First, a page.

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January hiking and cycling suggestions in Tucson area

My husband and I are driving from the PacNW to the Tucson (Oro Valley) area with our 10year old 40-lb dog who takes daily 2-3mi walks, and two road bikes for a 10-day stay in early January.  We are moderate day-hikers and cyclists, given our fitness levels are low at this time of year due to the bad weather severely limiting availability here.

We'd appreciate people's suggestions concerning 8-mile or less day hikes (preferably allowing dogs) and <30mile cycling routes.  We've hiked some of Sabino Canyon and Catalina State Park last April while there.  Also, we did the whole 100 mile Bike Path Loop in 2 days last April, but we were in much better cycling shape than we are currently.

If there are any other "can't miss" ideas to see/do while there (i.e. like the Franklin Car Museum we saw), I'd really appreciate the suggestions.

7 Replies

Hi @Michelle98650 - Thanks for bringing this question to the community. It sounds like you all have some great plans ahead of you! I am not local to Tucson, but have spent some great time that way and wanted to share some hiking suggestions that fit what you are looking for. 

Both of those trails are dog friendly and generally have amazing flora and fauna to see along the way. 

We're hoping some other community members weigh in with their suggestions on the area as well. @bryndsharp and @hikermor, do you all have any favorite spots to hike/bike around Tucson?

At REI, we believe time outside is fundamental to a life well lived.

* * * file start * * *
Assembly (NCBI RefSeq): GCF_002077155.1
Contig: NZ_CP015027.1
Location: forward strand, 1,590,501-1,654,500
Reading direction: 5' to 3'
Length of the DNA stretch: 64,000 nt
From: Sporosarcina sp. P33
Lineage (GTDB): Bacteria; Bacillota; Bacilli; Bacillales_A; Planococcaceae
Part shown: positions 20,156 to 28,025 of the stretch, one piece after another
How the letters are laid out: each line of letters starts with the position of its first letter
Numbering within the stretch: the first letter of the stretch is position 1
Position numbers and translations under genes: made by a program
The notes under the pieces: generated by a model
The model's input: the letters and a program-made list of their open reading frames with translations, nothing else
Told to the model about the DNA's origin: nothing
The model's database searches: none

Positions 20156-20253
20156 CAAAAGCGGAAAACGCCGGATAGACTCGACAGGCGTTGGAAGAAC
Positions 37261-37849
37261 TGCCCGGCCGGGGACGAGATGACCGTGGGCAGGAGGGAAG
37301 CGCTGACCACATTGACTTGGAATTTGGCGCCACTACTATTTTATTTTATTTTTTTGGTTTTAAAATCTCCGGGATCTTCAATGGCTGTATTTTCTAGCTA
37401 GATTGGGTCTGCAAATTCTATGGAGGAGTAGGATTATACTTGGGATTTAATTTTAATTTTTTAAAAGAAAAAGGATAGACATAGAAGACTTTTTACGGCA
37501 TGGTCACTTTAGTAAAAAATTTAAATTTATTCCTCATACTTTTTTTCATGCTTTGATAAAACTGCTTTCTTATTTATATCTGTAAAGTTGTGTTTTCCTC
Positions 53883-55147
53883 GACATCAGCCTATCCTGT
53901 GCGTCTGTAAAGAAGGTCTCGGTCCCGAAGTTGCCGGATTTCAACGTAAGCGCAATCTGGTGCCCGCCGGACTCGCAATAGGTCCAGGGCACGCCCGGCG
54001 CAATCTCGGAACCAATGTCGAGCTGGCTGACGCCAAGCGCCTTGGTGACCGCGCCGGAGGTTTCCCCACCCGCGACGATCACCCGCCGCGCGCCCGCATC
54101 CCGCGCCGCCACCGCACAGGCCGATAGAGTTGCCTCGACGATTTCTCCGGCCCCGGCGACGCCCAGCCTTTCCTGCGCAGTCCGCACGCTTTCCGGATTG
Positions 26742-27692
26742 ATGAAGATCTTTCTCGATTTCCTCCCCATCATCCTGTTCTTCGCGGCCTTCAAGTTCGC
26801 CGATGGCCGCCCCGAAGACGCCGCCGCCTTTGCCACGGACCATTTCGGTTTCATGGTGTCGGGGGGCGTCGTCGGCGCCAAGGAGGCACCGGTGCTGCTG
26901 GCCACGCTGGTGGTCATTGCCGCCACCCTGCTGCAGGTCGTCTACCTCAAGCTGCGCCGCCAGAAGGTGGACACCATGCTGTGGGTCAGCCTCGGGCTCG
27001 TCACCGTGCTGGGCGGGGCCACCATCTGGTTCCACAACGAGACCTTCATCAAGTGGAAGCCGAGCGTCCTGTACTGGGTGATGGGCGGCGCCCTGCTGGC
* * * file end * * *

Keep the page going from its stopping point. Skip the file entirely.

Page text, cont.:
You are visiting t  tricky time of year, even at low elevations, since storms are likely.  Sometimes these storms leave snow on the ground in Tucson.  But there are lots of possibilities - Saguaro National Park, both Est and West units, is a nice visit, but I am not sure about dogs - they probably must be on leash. you also have the Tucson Mountains and the Arizona-Sonora Desert Museum.  Developed caves tours are available on stormy days.

Picacho  Peak has a developed trail to the summit which requires only care, not any technical climbing gear or skills.  Your pooch can probably handle the trip.

You can go higher and deal with as much cold and snow as you wish, but conditions can vary from year to year.  Pay attention to the weather forecast.

It has been a while since I have lived in Tucson, so I am sure people will respond with more current info....


I would be cautious about the Tang que Verde trail.  It is a notorious party spot and the scene of numerous accident, fatalities, and rescues over the years.  In nearly all incidents, booze was a contributing factor.

I have just too many negative memories of TV Falls and that whole scene.  There are entire days that see no rescue activity there.


Hi @Michelle98650,

This is so exciting! Sorry for the late reply (I've been travelling), but hopefully this information is still useful for your trip!

You have already received some great recommendations from @REI-CarterC and @hikermor. I would definitely check out Tumamoc Hill. This hill has some decent elevation gain, but it is paved for approx. 90% of the walk, and has lots of switch backs. This is a popular place to hike, as it's located in the middle of Tucson, and provides great views of the city!

I also suggest checking out A mountain. You can walk it if you want (it's a little mountain, don't worry), or drive around it! The gates close at dusk, though, you've been warned!